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#4 KennyP ONLINE  

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Posted February 09, 2015 - 06:03 AM

Nice! That gets me wondering about the power steering set up from a boat that I have laying about!


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#5 Alc ONLINE  

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Posted February 09, 2015 - 06:29 AM

Pretty neat !  Does the small rod in this picture connect the original steering to the p/s cylinder ?   

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#6 JDBrian OFFLINE  

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Posted February 09, 2015 - 07:08 AM

Very nice install and thanks for posting the info with pictures. I've seen that same setup used on older JD 300 series tractors. It was available as an aftermarket accessory. It looks a lot like the power assist setup that was on my first car. A 1978 Ford Granada :(  I wonder if the main parts originated as an automotive setup? If so, the valve/cylinder unit may be available from salvage yards or as new parts even. We would just need to know what car models used the right cylinder. A good auto parts man might be able to recognize the power assist unit. If you could source that unit for a reasonable cost the rest could be fabricated. 


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#7 Talntedmrgreen OFFLINE  

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Posted February 09, 2015 - 07:21 AM

 

Pretty neat !  Does the small rod in this picture connect the original steering to the p/s cylinder ?   

 

 

Yup...that small tie rod ties the existing steering components to the valve/cylinder.  Works real slick, but the tie rod, drag link and bushed pivots in the assembly all introduce points for wear and slop.  I have had previous units with so much slop they needed some serious attention/rebuild.

 

20150208_080821.jpg

 

 

 

Very nice install and thanks for posting the info with pictures. I've seen that same setup used on older JD 300 series tractors. It was available as an aftermarket accessory. It looks a lot like the power assist setup that was on my first car. A 1978 Ford Granada :(  I wonder if the main parts originated as an automotive setup? If so, the valve/cylinder unit may be available from salvage yards or as new parts even. We would just need to know what car models used the right cylinder. A good auto parts man might be able to recognize the power assist unit. If you could source that unit for a reasonable cost the rest could be fabricated.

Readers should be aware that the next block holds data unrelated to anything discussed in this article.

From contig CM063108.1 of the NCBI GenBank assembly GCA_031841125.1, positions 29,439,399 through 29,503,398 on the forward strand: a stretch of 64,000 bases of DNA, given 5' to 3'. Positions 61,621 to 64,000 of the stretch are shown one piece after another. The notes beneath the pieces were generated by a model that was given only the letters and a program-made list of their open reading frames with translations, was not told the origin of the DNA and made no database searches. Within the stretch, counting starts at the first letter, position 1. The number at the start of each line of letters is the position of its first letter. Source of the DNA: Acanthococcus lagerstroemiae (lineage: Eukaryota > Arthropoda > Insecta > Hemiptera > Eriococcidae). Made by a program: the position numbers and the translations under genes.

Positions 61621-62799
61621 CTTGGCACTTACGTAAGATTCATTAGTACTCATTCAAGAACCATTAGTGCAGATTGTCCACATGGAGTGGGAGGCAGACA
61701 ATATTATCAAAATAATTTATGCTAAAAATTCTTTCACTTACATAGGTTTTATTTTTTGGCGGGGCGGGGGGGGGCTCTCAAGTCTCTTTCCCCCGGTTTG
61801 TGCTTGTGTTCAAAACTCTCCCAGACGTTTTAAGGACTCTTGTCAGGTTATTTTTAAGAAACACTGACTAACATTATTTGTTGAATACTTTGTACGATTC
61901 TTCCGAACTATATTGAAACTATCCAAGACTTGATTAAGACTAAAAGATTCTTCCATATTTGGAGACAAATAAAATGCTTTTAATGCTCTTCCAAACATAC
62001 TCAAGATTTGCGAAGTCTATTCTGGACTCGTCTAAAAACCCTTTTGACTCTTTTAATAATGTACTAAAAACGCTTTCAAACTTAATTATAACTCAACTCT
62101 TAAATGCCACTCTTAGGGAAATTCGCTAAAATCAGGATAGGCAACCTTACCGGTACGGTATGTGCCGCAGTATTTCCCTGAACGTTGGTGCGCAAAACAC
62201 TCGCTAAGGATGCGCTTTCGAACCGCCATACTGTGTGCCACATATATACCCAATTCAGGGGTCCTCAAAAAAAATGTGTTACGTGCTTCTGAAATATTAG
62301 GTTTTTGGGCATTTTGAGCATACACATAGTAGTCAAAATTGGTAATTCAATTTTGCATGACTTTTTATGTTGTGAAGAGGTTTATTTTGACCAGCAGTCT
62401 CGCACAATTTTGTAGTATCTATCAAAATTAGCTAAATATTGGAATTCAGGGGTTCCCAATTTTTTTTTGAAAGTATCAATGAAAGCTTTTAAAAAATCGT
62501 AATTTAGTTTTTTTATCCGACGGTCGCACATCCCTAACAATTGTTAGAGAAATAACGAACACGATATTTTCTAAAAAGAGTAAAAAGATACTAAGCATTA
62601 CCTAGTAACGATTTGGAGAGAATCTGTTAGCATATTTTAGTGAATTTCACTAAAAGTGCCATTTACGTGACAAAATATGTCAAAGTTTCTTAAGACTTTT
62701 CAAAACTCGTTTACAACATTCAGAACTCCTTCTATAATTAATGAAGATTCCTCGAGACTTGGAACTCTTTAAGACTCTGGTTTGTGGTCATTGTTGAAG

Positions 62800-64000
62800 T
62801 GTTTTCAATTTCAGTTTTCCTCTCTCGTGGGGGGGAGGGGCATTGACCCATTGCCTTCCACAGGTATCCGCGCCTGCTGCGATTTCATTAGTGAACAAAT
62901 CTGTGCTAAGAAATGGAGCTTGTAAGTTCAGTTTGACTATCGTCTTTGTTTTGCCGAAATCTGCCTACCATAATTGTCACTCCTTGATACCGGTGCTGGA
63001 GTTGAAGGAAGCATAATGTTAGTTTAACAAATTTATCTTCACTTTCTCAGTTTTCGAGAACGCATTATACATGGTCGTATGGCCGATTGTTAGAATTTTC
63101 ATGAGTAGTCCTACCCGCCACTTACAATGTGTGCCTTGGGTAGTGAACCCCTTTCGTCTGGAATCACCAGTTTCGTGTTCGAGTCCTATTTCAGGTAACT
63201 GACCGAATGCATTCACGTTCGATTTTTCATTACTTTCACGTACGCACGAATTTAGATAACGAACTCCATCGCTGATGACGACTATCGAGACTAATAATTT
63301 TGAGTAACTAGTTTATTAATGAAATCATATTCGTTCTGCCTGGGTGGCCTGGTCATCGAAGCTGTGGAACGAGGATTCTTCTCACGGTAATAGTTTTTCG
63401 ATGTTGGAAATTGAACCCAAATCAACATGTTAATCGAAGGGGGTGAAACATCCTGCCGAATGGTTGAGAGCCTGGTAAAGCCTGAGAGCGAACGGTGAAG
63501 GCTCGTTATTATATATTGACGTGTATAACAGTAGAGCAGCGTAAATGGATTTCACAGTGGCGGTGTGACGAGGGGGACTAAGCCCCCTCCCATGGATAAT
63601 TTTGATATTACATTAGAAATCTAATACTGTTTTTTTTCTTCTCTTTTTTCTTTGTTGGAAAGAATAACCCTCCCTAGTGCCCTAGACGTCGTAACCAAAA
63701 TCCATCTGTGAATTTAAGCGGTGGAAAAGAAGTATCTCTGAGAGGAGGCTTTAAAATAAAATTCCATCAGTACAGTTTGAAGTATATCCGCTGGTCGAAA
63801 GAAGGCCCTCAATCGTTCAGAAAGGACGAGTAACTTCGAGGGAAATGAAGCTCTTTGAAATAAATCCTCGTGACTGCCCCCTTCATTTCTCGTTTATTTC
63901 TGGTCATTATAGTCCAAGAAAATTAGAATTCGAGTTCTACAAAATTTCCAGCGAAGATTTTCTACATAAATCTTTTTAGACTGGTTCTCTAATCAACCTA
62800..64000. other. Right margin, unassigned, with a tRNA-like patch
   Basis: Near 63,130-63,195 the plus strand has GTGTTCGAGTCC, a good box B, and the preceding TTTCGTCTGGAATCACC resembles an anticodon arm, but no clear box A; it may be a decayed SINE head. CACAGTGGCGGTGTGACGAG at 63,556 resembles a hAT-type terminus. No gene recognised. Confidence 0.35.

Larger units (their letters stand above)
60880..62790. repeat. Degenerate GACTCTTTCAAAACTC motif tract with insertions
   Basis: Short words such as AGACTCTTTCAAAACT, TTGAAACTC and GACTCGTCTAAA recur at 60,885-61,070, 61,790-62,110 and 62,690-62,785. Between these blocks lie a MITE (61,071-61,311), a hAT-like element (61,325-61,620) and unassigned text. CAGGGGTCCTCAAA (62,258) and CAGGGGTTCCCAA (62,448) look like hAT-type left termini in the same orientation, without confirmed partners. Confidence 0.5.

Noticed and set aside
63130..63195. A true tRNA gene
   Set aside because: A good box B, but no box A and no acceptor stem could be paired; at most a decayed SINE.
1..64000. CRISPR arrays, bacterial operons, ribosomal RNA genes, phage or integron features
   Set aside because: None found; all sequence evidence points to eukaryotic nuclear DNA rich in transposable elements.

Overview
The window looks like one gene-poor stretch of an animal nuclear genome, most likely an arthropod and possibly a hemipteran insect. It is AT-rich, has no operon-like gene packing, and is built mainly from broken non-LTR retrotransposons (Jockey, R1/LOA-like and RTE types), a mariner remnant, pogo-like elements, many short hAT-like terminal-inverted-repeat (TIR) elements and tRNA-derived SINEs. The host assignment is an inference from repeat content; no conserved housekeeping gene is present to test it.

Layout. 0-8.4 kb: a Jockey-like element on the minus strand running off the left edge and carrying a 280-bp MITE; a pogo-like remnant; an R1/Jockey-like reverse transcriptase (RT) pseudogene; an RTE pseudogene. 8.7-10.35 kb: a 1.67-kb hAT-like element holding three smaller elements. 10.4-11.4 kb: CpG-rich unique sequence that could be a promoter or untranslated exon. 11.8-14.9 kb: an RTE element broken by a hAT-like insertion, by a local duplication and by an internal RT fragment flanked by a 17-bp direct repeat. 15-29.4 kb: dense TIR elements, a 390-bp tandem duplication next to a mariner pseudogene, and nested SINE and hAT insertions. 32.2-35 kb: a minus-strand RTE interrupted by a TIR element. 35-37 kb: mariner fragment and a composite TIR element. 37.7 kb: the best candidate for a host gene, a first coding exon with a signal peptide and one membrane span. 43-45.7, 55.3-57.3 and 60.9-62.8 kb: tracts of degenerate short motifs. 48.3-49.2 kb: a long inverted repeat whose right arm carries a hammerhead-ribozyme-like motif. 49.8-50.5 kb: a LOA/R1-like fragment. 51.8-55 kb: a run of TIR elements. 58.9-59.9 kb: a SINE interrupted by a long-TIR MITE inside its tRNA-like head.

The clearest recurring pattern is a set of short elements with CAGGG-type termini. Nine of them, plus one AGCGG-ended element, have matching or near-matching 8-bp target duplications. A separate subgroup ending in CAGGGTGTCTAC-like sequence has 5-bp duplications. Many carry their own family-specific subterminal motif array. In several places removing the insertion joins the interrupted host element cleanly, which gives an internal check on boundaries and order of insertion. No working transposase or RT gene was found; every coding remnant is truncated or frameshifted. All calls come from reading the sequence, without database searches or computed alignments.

I would have to imagine there are numerous options for adapting something auto to one of these GT's, using the hydrostatic pump for power.  I think the key would be to get something the correct size, so it doesn't soak up too much of the pumps output, and then figuring out how to tie the controls in.  The later style with an orbital valve would be easier to retrofit, I'm guessing.  Being that this assembly was complete from a Simplicity, the install was far easier than re-engineering something.  I just don't see these very often, despite being on a constant hunt, and thought it would be interesting reading, and in some cases, fodder for a homebrew project!  :thumbs:


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#8 JDBrian OFFLINE  

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Posted February 09, 2015 - 07:38 AM

I really like those AC / Simplicity tractors. I don't see many of them for sale here but I would like to have one if I could find one in decent shape. 


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#9 Talntedmrgreen OFFLINE  

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Posted February 09, 2015 - 09:09 PM


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#10 Talntedmrgreen OFFLINE  

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Posted February 09, 2015 - 10:20 PM

I was a bit rushed but wanted to get a quick clip of its operation. The steering some up after I let the tractor run for a bit. It was about 10* and I hadnt driven the tractor yet when the vid was shot. Still 1 finger steering though. I have a slight adjustment to make to the drag link and then off to another winter project. Cant wait for a joyride!
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#11 KennyP ONLINE  

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Posted February 10, 2015 - 05:46 AM

Pretty neat power steering!